15 Clear Signs Your Phone Was Hacked



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How to Prevent Your Cell Phone from Being Hacked

Three Methods:

With all the reports about malware attacks and data breaches, no one can blame you for wanting to protect your cell phone from hackers. You can take steps to secure your phone, improve your password smarts, and protect your data. Nothing is fool-proof, but a little bit of know-how will improve your chances of hack-proofing your phone.

Steps

Securing Your Phone

  1. Keep your operating system up-to-date.As soon as Apple or Android tells you an update is ready, download and install it. Many hackers take advantage of vulnerabilities in out-of-date operating systems. Updates patch these holes and make your phone more secure.
  2. Install security software on your Android phone.Don't download just any app. Read recommendations from trustworthy sources likeConsumer Reports. If you want free, reliable protection, go with Avast, which provides security and malware protection. If you're willing to pay extra for heavy-duty protection, go for McAfee or Norton.
    • For the most part, the iOS software is difficult to hack. However, some versions might have vulnerabilities. The best you can do is update your software as soon as new versions are released and be careful which apps you can install.
    • Password-protect your security software, if possible.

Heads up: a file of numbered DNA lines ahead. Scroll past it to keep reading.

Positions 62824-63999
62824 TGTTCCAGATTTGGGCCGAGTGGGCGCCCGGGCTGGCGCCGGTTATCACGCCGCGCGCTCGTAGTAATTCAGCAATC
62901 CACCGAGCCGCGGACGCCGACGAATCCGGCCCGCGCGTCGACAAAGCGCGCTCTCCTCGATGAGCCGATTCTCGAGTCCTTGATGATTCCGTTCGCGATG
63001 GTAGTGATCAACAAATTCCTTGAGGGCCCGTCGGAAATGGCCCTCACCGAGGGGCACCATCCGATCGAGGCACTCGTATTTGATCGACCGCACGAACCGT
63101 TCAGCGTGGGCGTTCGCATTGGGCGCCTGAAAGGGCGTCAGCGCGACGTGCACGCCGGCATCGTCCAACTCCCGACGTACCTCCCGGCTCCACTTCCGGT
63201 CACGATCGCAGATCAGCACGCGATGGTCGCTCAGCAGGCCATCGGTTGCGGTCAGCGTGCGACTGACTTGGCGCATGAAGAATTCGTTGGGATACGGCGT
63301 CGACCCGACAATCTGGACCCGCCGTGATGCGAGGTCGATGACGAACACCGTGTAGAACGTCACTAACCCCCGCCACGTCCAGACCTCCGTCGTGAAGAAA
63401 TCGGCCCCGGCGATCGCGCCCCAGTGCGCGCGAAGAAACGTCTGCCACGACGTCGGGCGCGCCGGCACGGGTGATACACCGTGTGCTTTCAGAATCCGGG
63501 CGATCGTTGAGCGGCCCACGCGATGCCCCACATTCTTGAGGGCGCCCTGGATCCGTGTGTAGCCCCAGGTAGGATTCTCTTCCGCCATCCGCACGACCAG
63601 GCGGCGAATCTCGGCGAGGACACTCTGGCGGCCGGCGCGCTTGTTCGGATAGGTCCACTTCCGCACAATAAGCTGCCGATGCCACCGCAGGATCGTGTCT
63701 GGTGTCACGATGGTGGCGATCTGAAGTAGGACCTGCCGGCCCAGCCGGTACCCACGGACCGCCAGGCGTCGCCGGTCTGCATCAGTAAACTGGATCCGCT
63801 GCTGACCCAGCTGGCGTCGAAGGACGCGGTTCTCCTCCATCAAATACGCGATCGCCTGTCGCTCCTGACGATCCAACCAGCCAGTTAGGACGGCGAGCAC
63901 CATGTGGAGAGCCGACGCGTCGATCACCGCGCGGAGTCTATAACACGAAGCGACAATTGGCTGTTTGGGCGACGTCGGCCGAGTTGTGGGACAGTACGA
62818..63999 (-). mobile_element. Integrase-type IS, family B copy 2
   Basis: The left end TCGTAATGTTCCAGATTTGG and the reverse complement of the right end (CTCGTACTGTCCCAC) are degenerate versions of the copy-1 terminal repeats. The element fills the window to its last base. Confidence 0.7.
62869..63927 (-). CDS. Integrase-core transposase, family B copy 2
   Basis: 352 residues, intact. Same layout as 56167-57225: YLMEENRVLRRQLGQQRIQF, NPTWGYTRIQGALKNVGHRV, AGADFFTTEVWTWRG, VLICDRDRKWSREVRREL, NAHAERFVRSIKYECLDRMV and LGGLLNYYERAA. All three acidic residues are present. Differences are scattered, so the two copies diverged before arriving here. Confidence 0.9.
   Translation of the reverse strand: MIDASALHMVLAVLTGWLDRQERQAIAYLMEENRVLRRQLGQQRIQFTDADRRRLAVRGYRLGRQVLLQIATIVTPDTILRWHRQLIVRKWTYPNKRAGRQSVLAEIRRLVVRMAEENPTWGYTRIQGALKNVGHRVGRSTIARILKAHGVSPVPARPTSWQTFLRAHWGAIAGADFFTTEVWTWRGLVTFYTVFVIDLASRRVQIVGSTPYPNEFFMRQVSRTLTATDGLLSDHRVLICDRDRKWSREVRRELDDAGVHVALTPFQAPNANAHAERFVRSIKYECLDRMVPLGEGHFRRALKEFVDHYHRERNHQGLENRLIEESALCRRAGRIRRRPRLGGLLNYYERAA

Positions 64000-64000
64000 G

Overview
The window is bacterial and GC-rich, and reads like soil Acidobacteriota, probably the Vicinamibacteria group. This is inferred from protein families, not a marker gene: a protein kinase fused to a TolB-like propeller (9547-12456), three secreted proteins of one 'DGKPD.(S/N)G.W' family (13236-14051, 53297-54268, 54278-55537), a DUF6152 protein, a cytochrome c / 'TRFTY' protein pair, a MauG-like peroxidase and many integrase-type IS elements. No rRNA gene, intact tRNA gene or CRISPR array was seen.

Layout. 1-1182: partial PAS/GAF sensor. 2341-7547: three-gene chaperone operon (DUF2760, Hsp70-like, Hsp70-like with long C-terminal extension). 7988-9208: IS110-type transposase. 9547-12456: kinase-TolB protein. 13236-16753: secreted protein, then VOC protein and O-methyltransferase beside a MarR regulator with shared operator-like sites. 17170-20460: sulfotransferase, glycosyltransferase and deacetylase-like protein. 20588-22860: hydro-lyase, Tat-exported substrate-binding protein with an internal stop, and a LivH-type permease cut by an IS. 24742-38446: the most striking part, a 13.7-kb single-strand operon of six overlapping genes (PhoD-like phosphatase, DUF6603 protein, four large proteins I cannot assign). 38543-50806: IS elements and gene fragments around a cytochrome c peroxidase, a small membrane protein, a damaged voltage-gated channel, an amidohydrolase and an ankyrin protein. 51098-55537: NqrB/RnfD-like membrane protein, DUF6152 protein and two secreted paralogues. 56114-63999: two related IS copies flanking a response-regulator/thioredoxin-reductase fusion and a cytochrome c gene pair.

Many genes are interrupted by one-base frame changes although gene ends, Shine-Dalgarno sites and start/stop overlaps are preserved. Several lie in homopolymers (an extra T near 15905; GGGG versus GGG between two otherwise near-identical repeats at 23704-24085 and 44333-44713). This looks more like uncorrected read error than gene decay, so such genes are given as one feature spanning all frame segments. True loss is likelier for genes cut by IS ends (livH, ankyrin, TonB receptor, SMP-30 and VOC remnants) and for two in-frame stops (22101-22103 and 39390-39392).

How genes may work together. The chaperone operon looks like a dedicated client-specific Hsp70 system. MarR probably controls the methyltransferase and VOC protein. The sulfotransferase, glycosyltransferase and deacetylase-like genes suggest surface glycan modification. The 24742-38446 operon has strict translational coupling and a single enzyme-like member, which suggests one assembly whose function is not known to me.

3. Set a passcode.Pick something that's complex yet easy to remember. Avoid birthdays, pets' names, bank PINs, or part of your phone number. Follow the instructions at Apple or Android support to set yours up.
    • To set a passcode for your iPhone, choose a code that consists of six digits, four digits, or an alphanumeric code you set yourself.
    • For an Android phone, start at the menu button from the home screen. Tap “Settings,” then “Security,” and then “Screen Lock.” The actual words might be different depending on your phone's brand name.Choose between Pattern Unlock, a personal PIN, or an alphanumeric password. After that, choose how long you want your phone to wait before locking.
  4. Vet apps before installing them.Download apps only from a reputable seller or site, such as Apple's App Store or iTunes. Be very careful if you use an Android phone. Google doesn't vet its apps as carefully as Apple. Read reviews fromConsumer Reports,Wired, or CNET before downloading any third-party apps.
  5. Memorize how to control your phone remotely.Settings or apps allow you to remotely lock and erase your phone if it's stolen. If you have a newer phone, you don't need to download anything. Control your iPhone through “Find My Phone” in iCloud.Remotely secure your Android phone through your Google account.
    • If you have an older iPhone, get the Find My iPhone app from iTunes.Download Find My Phone for older Android models.Both apps are free.
  6. Use caution with unsecured Wi-Fi connections.Unsecured connections don't have lock icons near their listings. Avoid them, if you can, and use your phone's secure mobile connection. Otherwise, install a virtual private network (VPN), which directs your traffic through encrypted connections. Even if you're using a VPN, never access your bank account or vital records on an unsecured connection.
    • Secured connections have a lock icon, usually located across from the name of the network.
  7. Disable Wi-Fi, Bluetooth and GPS when you're not using them.They allow potential hackers to locate your phone with a simple scan. Follow the instructions in your user's manual or support section of the phone manufacturer's website. These settings are usually defaulted to the “on” mode on newer phones.